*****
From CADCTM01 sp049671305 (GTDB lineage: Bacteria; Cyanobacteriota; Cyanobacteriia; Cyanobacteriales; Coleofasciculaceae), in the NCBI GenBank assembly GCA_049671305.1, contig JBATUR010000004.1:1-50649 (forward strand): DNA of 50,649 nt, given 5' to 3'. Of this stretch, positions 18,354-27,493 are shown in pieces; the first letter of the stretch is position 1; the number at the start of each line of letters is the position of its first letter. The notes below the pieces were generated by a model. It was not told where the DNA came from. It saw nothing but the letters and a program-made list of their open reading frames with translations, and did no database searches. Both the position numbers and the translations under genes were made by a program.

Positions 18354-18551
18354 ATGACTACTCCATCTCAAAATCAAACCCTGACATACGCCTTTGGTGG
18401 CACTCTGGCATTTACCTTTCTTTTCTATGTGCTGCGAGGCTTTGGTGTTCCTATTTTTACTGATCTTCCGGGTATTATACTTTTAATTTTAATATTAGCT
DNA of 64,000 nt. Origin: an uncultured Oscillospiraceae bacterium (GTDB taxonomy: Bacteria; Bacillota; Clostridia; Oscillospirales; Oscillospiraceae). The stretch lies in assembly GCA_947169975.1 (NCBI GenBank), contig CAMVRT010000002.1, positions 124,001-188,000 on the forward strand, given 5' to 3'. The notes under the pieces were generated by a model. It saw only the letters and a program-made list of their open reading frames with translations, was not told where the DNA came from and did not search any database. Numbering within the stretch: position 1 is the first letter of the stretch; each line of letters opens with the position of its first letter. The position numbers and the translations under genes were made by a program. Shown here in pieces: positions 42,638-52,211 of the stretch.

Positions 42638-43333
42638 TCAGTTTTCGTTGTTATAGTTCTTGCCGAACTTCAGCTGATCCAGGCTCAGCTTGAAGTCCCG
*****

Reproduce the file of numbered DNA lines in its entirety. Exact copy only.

From CADCTM01 sp049671305 (GTDB lineage: Bacteria; Cyanobacteriota; Cyanobacteriia; Cyanobacteriales; Coleofasciculaceae), in the NCBI GenBank assembly GCA_049671305.1, contig JBATUR010000004.1:1-50649 (forward strand): DNA of 50,649 nt, given 5' to 3'. Of this stretch, positions 18,354-27,493 are shown in pieces; the first letter of the stretch is position 1; the number at the start of each line of letters is the position of its first letter. The notes below the pieces were generated by a model. It was not told where the DNA came from. It saw nothing but the letters and a program-made list of their open reading frames with translations, and did no database searches. Both the position numbers and the translations under genes were made by a program.

Positions 18354-18551
18354 ATGACTACTCCATCTCAAAATCAAACCCTGACATACGCCTTTGGTGG
18401 CACTCTGGCATTTACCTTTCTTTTCTATGTGCTGCGAGGCTTTGGTGTTCCTATTTTTACTGATCTTCCGGGTATTATACTTTTAATTTTAATATTAGCT
DNA of 64,000 nt. Origin: an uncultured Oscillospiraceae bacterium (GTDB taxonomy: Bacteria; Bacillota; Clostridia; Oscillospirales; Oscillospiraceae). The stretch lies in assembly GCA_947169975.1 (NCBI GenBank), contig CAMVRT010000002.1, positions 124,001-188,000 on the forward strand, given 5' to 3'. The notes under the pieces were generated by a model. It saw only the letters and a program-made list of their open reading frames with translations, was not told where the DNA came from and did not search any database. Numbering within the stretch: position 1 is the first letter of the stretch; each line of letters opens with the position of its first letter. The position numbers and the translations under genes were made by a program. Shown here in pieces: positions 42,638-52,211 of the stretch.

Positions 42638-43333
42638 TCAGTTTTCGTTGTTATAGTTCTTGCCGAACTTCAGCTGATCCAGGCTCAGCTTGAAGTCCCG